Is this not, in fact, the precise goal of many theologians (e.g. Cupitt, Spong) – “to produce a version of Christianity so wishy-washy that nobody will be interested in being a Christian anymore”?The comments section of that post have made me realize just how much of a persona non grata Spong is to a big cross-section of evangelicals, who tend to brush him (and Cupitt) off as some wild-eyed radical bent on destroying Christianity.
I think this is most unfortunate. I've read some of the work of both of these gentlemen and I feel that whoever would say that their "precise goal" is to discourage people from becoming Christian has simply not read their work. Either that or maybe folks just find such honesty so unnerving that they reflex and react by charging it with heresy, throwing darts at it, so revolting they find it. Ad hominems fly.
When rhetoric becomes vitriolic, though, I am convinced that it invariably reveals much more about the speaker than it does about the object of the scorn.
Spong's work belongs in the tradition of people like Cupitt (who was actually formally tried for heresy—he was vindicated), or like Meister Eckhardt (who was formally charged with heresy as well—he was also vindicated—if you ever get a chance to read his response to the charges, do yourself a favor and read it, it is very good) or like Paul Tillich (who wasn't formally tried that I know of, but who Spong is clearly deeply influenced by).
I highlighted something of Spong's not too long ago which I think goes right to the heart of the matter:
" ... the inadequacy of the explanation does not invalidate the reality of the experience. Paul, like anyone who dares to speak of God, discovered that there is no such thing as a god language with which to process a God experience. The language we use is human, culturally conditioned, and incapable of doing more than pointing to that which it can never fully embrace. To attribute ultimate reality to the constructs of our language, to make religious claims for the human explanations for the God experience is to become idolatrous, and foolish. ...[...] ... The church must recognize that its first-century biblical explanations, its fourth and fifth-century creedal explanations and its later developing system of doctrines and dogmas are human creations, not divine revelations and none of them is either finally true or eternally valid ... [...] ... The ultimate heresy of Christianity lies not in its inability to explain adequately the Christ experience. It lies in the claim uttered through the ages that human words could not only define for all time something called orthodoxy, but that the ultimate and saving truth of the God experience could actually reside in the theological explanations."I happen to think that he's absolutely right on the mark there. If that makes me a liberal in the eyes of anyone, then, as my friend Drew says, "Flame On!" - :)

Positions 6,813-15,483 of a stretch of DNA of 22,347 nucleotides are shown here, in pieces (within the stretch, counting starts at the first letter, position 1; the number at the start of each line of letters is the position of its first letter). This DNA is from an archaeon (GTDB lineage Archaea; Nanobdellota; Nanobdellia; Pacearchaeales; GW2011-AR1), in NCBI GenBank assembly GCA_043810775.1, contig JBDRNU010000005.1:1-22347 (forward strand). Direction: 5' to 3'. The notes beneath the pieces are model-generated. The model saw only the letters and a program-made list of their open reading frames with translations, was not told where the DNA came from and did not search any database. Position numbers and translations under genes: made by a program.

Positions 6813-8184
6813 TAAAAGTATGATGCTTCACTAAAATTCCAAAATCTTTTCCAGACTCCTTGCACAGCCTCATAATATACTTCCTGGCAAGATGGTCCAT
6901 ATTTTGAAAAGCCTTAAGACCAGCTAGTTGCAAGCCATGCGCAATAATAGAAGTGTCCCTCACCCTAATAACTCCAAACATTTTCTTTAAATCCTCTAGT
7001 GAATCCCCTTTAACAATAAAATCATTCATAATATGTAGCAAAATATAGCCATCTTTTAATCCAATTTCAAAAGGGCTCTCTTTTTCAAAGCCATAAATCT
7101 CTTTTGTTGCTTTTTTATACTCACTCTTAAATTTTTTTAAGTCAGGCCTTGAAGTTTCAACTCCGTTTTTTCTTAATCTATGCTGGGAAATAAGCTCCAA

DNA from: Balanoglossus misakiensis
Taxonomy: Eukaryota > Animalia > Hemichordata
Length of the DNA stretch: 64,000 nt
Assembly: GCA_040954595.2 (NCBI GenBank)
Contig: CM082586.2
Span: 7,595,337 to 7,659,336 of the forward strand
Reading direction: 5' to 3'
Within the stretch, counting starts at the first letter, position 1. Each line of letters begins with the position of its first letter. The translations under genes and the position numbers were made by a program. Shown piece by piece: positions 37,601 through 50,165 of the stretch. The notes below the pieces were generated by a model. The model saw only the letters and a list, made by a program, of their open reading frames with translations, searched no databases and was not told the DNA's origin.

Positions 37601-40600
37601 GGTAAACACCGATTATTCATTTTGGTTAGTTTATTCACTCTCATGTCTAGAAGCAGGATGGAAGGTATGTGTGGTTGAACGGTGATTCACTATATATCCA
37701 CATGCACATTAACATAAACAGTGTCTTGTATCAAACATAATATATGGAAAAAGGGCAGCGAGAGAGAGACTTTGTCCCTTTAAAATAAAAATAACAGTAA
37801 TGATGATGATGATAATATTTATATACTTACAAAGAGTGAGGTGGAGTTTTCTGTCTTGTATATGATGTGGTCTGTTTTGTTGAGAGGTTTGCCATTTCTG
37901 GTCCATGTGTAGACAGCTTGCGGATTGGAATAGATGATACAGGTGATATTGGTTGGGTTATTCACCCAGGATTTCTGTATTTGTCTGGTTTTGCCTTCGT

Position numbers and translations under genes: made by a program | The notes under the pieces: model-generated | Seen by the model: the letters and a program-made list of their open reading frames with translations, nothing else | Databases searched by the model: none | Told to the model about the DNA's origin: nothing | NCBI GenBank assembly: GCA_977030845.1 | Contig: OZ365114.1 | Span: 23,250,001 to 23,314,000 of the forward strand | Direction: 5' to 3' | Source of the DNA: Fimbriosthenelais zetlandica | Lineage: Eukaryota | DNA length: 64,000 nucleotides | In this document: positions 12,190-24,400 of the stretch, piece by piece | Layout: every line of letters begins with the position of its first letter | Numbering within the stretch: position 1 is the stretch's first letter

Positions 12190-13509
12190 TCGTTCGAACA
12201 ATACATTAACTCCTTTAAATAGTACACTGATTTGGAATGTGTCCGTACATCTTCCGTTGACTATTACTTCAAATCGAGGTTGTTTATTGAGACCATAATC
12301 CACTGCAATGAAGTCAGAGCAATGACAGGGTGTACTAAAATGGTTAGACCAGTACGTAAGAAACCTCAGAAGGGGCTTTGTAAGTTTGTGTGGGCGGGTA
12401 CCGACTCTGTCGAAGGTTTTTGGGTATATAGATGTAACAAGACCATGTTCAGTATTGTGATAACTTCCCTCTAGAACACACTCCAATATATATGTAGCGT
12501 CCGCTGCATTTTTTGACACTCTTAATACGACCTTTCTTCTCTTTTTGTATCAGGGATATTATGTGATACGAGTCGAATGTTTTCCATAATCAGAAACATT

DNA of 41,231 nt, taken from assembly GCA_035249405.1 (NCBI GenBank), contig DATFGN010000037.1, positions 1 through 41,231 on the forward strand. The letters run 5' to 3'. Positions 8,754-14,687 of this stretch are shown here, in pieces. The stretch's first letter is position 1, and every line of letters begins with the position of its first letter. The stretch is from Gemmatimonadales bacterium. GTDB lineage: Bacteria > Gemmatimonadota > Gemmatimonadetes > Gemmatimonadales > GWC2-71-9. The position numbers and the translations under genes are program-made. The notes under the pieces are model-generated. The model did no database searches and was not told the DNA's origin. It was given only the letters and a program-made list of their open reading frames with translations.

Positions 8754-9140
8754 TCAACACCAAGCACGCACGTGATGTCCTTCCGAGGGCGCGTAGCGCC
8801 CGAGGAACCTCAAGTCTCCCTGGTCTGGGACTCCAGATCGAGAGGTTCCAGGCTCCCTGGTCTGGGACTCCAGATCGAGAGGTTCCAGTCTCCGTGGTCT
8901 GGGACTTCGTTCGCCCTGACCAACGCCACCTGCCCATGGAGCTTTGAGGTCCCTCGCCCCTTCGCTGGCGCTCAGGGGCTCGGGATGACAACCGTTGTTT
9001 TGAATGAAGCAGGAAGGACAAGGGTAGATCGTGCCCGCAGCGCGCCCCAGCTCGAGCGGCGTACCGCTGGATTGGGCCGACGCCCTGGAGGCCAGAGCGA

And I would add that anyone who would find the work of Spong or Cupitt "heretical" is probably that kind of "word-worshipper", the kind of "explanation-worshipper", that Spong is talking about.